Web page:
Next, by word of mouth and happenstance, Kiel recruited 84 CEOs (82 in U.S. companies and two in Canadian companies) who agreed to participate in the study after learning its parameters and purpose. These CEOs provided data about themselves and their behaviors via surveys, assessments, and interviews. To confirm the CEOs’ characters, employees from each of their companies (8,400 employees in all) filled out surveys about their CEO’s behaviors and the behavior of their company’s senior management team. Then, each CEO was asked to provide corporate financial information, which was used to calculate average return on assets (ROA) over two years, a requirement that prompted 40 of them to drop out of the study. Finally, leadership character was correlated with ROA.
What did Kiel discover? “There is an observable and consistent relationship between character-driven leaders and better business results,” he writes. “Leaders with stronger morals and principles do, in fact, deliver a Return on Character, or ROC. Organizational leadership that ranks high on the ROC character-assessment scale achieves nearly five times the return on assets that leaders who fall at the bottom of the curve achieve.”
At this point, a data scientist would probably feel compelled to issue several cautions about the conclusions derived from Kiel’s study. One caution might involve the very small sample of self-selected subjects and the distortions that size is likely to create. Another might involve the fact that a CEO is not the only — or even the primary — determinant of a company’s business results. So it’s hard to know what weight to assign the link between character and ROA.
Given the limitations of the study, you might wonder why I chose Return on Character as one of the year’s best business books on managerial self-improvement. The answer: I give it an A for effort and ambition. Kiel provides a foundation for further inquiry into the role and importance of character in managerial effectiveness at every level in every kind of organization.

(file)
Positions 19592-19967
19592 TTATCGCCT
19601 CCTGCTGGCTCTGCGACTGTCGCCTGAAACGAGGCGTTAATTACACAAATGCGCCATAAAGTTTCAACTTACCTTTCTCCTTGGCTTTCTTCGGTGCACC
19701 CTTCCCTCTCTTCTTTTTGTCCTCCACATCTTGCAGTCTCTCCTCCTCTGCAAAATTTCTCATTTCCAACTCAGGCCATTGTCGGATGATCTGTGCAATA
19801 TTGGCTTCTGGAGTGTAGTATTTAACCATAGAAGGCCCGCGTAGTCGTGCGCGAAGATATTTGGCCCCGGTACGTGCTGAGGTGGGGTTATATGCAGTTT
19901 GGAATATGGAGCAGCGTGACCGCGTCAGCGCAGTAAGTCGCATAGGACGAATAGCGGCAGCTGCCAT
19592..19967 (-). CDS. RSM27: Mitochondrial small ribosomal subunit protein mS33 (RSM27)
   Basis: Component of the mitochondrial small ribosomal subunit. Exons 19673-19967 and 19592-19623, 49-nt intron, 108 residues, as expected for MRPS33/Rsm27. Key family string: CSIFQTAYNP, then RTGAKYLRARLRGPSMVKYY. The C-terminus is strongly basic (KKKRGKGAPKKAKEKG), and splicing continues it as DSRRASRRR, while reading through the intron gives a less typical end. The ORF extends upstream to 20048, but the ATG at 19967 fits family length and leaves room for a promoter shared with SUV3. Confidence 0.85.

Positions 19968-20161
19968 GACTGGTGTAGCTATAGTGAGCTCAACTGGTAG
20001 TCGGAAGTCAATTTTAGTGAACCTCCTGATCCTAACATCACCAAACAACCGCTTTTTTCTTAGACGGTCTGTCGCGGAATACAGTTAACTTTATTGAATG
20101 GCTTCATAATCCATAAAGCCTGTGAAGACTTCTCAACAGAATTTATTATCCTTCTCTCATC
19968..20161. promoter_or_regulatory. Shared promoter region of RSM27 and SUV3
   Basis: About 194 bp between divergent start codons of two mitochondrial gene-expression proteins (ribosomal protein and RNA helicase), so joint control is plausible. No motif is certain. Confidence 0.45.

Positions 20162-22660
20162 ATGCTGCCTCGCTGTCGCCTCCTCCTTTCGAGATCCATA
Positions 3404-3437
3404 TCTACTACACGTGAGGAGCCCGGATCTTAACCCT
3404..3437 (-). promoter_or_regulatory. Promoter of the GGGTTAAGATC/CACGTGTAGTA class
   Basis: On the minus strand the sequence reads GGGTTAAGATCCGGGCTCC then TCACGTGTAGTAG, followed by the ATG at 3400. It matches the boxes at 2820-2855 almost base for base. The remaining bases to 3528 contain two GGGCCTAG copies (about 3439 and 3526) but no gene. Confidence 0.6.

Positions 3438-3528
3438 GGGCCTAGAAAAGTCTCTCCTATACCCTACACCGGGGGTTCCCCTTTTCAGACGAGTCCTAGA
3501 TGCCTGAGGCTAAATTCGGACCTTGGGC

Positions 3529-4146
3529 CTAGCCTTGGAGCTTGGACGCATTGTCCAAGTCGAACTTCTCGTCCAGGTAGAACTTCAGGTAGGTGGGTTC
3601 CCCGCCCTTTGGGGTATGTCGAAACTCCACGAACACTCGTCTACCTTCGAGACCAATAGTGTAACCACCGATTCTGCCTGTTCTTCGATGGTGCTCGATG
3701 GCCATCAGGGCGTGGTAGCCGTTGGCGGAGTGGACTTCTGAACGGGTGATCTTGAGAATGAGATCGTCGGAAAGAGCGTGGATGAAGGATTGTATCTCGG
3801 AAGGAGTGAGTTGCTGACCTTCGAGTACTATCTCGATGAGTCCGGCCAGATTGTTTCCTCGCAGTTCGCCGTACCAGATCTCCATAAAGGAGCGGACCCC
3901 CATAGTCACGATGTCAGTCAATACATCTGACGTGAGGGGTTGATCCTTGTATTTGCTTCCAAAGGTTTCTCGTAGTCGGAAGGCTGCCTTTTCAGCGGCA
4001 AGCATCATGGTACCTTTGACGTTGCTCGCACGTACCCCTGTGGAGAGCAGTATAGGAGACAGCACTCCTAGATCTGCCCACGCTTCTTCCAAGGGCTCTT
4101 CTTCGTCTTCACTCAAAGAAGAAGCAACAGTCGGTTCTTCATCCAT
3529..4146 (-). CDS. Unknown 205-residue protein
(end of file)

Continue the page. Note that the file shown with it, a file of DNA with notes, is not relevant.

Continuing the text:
Moreover, if the character of the people who manage a business is actually related to the performance of that business, there are significant ramifications for managers and the people who hire them. Such a finding might, for instance, bridge the distinction that Brooks draws between eulogy virtues and resume virtues. Managerial self-improvement might include a healthy emphasis on understanding and developing your character. Companies might start evaluating the character of new hires in a more rigorous way and seek out leaders who demonstrate integrity, responsibility, forgiveness, and compassion. Where might that lead?
A BS Detector
Of course, if leadership character isn’t actually linked to business performance, it could simply become one more reason for Jeffrey Pfeffer to indict the “almost limitless number of books, articles, speeches, workshops, blogs, conferences, training sessions, and corporate development efforts” produced by the so-called leadership industry. In Leadership BS: Fixing Workplaces and Careers One Truth at a Time, the Thomas D. Dee II Professor of Organizational Behavior at Stanford University’s Graduate School of Business proclaims the industry of which he is a stalwart member to be a failure by the only measure that really matters: how often it makes good on its promise to produce more effective leaders.